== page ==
VDN and QMIX are two popular value-based algorithms for cooperative MARL that
learn a centralized action value function as a monotonic mixing of per-agent
utilities. While this enables easy decentralization of the learned policy, the
restricted joint action value function can prevent them from solving tasks that
require significant coordination between agents at a given timestep. We show
that this problem can be overcome by improving the joint exploration of all
agents during training. Specifically, we propose a novel MARL approach called
Universal Value Exploration (UneVEn) that learns a set of related tasks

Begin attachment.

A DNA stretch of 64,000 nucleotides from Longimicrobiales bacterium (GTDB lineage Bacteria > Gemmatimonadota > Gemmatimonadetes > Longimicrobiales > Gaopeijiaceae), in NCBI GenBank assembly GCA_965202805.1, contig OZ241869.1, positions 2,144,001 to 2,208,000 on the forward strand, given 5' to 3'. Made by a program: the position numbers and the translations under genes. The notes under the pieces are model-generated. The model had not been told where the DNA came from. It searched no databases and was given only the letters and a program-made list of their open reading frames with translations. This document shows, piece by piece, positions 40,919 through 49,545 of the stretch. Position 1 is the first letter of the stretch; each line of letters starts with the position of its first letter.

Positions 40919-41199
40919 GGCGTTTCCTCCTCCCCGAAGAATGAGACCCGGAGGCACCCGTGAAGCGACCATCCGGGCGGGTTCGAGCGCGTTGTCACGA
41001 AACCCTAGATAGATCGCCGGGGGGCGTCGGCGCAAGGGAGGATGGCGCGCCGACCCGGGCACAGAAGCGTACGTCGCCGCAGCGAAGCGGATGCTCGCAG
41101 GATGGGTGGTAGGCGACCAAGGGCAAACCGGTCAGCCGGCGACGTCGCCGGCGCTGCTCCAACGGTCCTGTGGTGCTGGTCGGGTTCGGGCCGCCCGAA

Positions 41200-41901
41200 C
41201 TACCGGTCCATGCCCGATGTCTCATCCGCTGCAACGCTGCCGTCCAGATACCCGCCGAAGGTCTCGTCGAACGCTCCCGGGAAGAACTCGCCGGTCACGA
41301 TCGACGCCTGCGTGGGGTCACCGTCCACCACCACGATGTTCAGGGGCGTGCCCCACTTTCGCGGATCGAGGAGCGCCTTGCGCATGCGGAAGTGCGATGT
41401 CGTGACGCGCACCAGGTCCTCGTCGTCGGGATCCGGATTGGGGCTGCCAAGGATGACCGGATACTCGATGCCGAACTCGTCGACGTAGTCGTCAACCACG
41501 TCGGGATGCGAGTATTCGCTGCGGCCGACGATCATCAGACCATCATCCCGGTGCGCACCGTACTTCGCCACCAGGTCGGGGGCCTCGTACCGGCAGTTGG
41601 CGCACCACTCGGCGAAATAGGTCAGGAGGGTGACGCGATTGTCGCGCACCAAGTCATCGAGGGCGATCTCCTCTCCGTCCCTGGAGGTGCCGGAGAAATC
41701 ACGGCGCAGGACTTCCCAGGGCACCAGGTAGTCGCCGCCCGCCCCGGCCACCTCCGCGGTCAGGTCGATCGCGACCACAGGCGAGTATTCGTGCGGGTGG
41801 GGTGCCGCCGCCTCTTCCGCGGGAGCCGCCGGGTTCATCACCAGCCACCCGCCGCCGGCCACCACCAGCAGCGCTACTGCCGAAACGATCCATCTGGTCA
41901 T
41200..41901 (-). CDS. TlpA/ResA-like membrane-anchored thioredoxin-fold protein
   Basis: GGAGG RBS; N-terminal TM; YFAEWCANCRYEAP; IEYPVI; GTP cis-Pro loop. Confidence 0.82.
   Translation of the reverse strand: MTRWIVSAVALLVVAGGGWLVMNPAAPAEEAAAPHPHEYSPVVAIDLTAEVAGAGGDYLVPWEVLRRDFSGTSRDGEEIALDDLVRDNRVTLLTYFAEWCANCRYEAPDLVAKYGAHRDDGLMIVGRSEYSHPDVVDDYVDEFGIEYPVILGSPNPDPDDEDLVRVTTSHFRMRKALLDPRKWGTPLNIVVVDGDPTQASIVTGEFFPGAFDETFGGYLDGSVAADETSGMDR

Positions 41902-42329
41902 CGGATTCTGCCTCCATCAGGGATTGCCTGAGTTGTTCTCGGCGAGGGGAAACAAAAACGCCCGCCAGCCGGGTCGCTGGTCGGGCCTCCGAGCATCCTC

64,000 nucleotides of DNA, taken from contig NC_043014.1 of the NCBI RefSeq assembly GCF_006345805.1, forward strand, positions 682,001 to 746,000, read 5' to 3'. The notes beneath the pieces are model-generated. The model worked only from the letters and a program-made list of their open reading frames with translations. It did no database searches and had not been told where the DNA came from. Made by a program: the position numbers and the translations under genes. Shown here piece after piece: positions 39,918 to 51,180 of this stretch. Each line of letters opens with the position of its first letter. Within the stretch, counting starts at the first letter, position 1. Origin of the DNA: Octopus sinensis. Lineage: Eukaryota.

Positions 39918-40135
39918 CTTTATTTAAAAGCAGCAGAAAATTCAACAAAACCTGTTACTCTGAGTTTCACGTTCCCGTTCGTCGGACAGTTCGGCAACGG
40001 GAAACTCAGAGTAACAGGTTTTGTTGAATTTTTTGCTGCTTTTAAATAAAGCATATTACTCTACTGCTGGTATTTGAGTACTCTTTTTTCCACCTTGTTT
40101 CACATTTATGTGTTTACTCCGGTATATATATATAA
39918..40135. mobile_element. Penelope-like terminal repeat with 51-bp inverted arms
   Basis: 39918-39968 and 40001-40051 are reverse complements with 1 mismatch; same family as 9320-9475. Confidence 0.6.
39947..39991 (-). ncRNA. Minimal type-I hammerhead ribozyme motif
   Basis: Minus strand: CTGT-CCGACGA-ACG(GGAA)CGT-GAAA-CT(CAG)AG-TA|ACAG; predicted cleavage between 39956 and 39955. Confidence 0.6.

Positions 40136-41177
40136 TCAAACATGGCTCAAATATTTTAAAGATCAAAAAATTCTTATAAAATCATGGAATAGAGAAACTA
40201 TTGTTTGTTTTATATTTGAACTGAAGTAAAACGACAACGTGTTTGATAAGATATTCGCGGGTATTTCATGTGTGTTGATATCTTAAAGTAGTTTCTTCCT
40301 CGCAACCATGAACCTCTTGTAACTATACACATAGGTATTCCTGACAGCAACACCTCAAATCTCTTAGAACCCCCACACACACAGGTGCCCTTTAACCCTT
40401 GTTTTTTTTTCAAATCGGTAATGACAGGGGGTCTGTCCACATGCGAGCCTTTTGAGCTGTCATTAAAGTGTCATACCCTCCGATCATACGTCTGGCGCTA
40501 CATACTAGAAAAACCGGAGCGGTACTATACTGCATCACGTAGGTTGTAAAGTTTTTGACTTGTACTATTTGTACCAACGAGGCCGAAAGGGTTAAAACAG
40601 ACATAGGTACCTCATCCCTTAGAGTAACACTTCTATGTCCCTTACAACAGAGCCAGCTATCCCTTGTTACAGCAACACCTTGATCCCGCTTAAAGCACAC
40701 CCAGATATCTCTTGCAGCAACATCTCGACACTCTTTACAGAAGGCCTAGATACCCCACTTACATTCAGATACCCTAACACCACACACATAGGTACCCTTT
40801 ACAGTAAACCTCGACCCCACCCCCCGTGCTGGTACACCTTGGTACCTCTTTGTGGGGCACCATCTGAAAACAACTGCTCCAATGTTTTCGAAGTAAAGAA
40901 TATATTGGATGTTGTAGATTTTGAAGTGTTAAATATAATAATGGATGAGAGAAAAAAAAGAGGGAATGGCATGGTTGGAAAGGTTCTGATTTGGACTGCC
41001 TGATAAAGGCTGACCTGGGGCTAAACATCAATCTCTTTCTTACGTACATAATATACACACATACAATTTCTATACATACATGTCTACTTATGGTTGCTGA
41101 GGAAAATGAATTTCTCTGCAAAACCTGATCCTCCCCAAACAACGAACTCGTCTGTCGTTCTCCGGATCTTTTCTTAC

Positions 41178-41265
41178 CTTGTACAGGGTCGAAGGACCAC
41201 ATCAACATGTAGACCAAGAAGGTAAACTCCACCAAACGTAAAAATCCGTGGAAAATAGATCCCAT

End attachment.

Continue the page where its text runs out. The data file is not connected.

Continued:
simultaneously with a linear decomposition of universal successor features.
With the policies of already solved related tasks, the joint exploration
process of all agents can be improved to help them achieve better coordination.
Empirical results on a set of exploration games, challenging cooperative
predator-prey tasks requiring significant coordination among agents, and
StarCraft II micromanagement benchmarks show that UneVEn can solve tasks where
other state-of-the-art MARL methods fail.
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